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Gift Cards To Become The New Battleground Under The ADA

In recent years, litigation under Title III of the Americans with Disabilities Act (“ADA”) has shifted from allegations concerning lack of architectural accessibility to physical locations (i.e., brick-and-mortar stores and restaurants) and instead focused on the provision of auxiliary aids and services to accommodate the needs and ensure effective communication to consumers with disabilities. With emerging technologies, much of this focus has been on making sure other public-facing portals – such as websites and mobile applications – remain accessible to all consumers.

Recently, however, a new battleground is developing over the required scope of accommodations for the visually-impaired. Since the end of October 2019, over 100 lawsuits have been filed alleging that restaurants and retailers offering gift cards have violated the public accommodation provisions of the ADA by failing to include Braille on the cards. See Victor Lopez, et al. v. Krispy Kreme Doughnut Corporation, Case No. 1:19-cv-09859 (S.D.N.Y. Oct. 24, 2019); These class action lawsuits have targeted businesses of all sizes and across multiple industries, including retail, food services, and entertainment industries, and allege that for consumers who are blind or visually-impaired, gift cards are indistinguishable from other cards and deny them the ability to, among other concerns, ascertain the value of the card, distinguish between cards, or review other information contained on the card (such as the terms of use, restrictions on use, etc.).

To bring it within the scope of the ADA, the allegations assert that businesses use gift cards as a form of communication and that, akin to websites and other sources of information, they must be designed in a manner to afford equal access by providing auxiliary aids and services necessary for effective communication. This includes, among other things, identifying the name of the merchant, the denomination of the gift card, and its packaging. The complaints further claim that, by failing to provide the necessary information in Braille on the gift cards, consumers are deterred from visiting the physical locations themselves. Ultimately, the proposed class action lawsuits allege that these retailers deny “full and equal access” to visually impaired consumers and seek court intervention requiring companies to change their policies and to unspecified compensatory damages for the named plaintiffs and “all other persons similarly situated.”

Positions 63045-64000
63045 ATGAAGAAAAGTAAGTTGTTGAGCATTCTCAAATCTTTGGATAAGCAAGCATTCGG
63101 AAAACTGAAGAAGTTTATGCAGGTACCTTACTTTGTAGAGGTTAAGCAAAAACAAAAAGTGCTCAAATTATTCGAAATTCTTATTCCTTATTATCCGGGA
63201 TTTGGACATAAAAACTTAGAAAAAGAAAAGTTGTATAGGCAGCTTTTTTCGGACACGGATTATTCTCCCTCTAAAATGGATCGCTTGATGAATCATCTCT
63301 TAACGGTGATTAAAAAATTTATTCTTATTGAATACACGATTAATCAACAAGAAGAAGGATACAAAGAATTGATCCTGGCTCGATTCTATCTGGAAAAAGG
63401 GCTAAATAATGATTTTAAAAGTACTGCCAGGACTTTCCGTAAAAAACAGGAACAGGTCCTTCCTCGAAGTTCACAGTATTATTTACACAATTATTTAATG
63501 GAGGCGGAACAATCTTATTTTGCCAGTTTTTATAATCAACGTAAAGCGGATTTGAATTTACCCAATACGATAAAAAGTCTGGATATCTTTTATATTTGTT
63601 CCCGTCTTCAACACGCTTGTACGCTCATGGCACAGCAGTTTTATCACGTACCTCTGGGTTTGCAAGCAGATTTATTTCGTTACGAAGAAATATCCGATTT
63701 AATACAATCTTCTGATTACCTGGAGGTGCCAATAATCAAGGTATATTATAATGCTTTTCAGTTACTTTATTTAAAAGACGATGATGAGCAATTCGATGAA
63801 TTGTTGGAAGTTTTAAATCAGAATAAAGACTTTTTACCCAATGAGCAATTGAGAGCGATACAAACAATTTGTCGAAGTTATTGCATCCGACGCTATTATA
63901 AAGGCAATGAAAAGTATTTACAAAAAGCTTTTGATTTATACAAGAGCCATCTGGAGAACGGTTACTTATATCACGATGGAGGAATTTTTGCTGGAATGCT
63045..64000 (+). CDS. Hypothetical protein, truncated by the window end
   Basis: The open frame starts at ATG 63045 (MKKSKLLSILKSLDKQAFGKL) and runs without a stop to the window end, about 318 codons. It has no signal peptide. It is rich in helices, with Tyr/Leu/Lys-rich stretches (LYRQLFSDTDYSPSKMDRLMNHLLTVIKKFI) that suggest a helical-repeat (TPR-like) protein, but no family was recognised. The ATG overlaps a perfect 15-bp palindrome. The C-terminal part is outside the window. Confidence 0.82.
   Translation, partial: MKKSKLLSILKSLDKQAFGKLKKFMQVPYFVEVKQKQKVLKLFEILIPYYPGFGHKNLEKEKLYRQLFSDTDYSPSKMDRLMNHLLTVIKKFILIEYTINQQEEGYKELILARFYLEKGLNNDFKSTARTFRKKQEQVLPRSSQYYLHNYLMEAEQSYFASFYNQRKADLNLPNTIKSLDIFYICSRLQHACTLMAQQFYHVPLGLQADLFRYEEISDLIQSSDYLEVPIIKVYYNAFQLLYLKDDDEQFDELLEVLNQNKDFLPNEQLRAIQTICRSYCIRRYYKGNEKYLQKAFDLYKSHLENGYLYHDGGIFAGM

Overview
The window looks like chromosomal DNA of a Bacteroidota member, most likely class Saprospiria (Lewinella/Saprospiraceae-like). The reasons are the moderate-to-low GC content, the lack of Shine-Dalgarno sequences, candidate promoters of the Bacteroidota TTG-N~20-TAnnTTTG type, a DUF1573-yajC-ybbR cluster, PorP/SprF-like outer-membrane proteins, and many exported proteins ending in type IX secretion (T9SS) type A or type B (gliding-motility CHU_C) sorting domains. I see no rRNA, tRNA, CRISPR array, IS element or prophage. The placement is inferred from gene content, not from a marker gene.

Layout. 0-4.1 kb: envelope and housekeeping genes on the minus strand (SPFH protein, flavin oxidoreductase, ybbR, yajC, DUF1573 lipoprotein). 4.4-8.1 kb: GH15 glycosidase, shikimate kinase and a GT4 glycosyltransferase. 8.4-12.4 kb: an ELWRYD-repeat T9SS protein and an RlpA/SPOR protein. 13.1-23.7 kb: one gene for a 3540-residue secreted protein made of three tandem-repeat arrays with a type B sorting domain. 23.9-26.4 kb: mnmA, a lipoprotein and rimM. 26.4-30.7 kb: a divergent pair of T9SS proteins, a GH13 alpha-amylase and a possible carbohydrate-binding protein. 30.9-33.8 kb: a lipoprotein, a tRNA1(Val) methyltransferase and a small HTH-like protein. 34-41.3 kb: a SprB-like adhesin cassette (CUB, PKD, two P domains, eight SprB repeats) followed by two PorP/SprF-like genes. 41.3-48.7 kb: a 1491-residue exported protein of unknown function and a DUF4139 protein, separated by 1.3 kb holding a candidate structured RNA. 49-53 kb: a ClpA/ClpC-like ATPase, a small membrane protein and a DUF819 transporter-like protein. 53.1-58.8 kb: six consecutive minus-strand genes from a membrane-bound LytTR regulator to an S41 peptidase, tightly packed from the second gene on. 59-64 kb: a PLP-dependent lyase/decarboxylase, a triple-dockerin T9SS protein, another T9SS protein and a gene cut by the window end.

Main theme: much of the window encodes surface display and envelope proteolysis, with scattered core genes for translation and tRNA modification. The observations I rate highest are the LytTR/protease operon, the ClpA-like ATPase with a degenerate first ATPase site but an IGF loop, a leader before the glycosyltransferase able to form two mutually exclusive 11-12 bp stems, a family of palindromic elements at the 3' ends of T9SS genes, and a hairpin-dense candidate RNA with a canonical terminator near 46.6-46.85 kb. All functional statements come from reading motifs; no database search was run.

Whether these claims will be successful in court, however, remains to be seen. While these complaints appear to have numerous hurdles not present in earlier website accessibility and physical location lawsuits, defending these lawsuits will test novel legal issues. Unlike with website accessibility, on which the Department of Justice has issued an express position, there is no existing DOJ guidance with respect to Braille on gifts cards or whether gift cards are considered communications that require accessible means.

Various defenses would appear to be available to businesses against these allegations. Under the ADA, businesses are not necessarily obligated to make specific accommodations if other alternative means are available. Restaurants, for example, are not obligated to provide menus in Braille so long as a team member is available to offer assistance in reading the menu or navigating a touchscreen fountain drink machine. Another defense strategy that has been successful in other ADA lawsuits would be for the defendants to take preemptive remedial action, which effectively moots the plaintiffs’ claims (i.e., making the changes on the website to make them accessible).

Another issue worth noting is the current forum for these lawsuits. The first round of complaints were filed in New York federal courts and allege not only violations of Title III of the ADA but also pertinent state laws including the New York State Human Rights Law and the New York City Human Rights Law. The filing of the complaints in New York federal court, though, appear based largely on the convenience to the firms filing the suits and favorable Second Circuit federal case law and state law precedent towards disability claims. California, with its pro-consumer statutes including the California Unruh Act and the Consumer Legal Rights Act, would seem to be a prime target for the second wave of these lawsuits for California-based litigants. These statutes permit recovery for not only actual and compensatory damages to the plaintiffs but also punitive and treble damages, if warranted.

The implications of these lawsuits also go beyond gift cards. Other cards that carry balances and also allegedly convey information are potentially at risk for copycat lawsuits. On its face, these other types of cards that do not imprint Braille – such as debit cards or fare cards – would seemingly be subject to the same accommodation concerns as those raised in these lawsuits.

As with the steady increase in website accessibility lawsuits in recent years, a large number of similar complaints will likely follow as the law develops in this area. With favorable Second Circuit and Ninth Circuit precedent on accessibility concerns and a number of novel legal issues, this first wave of lawsuits is likely just the beginning.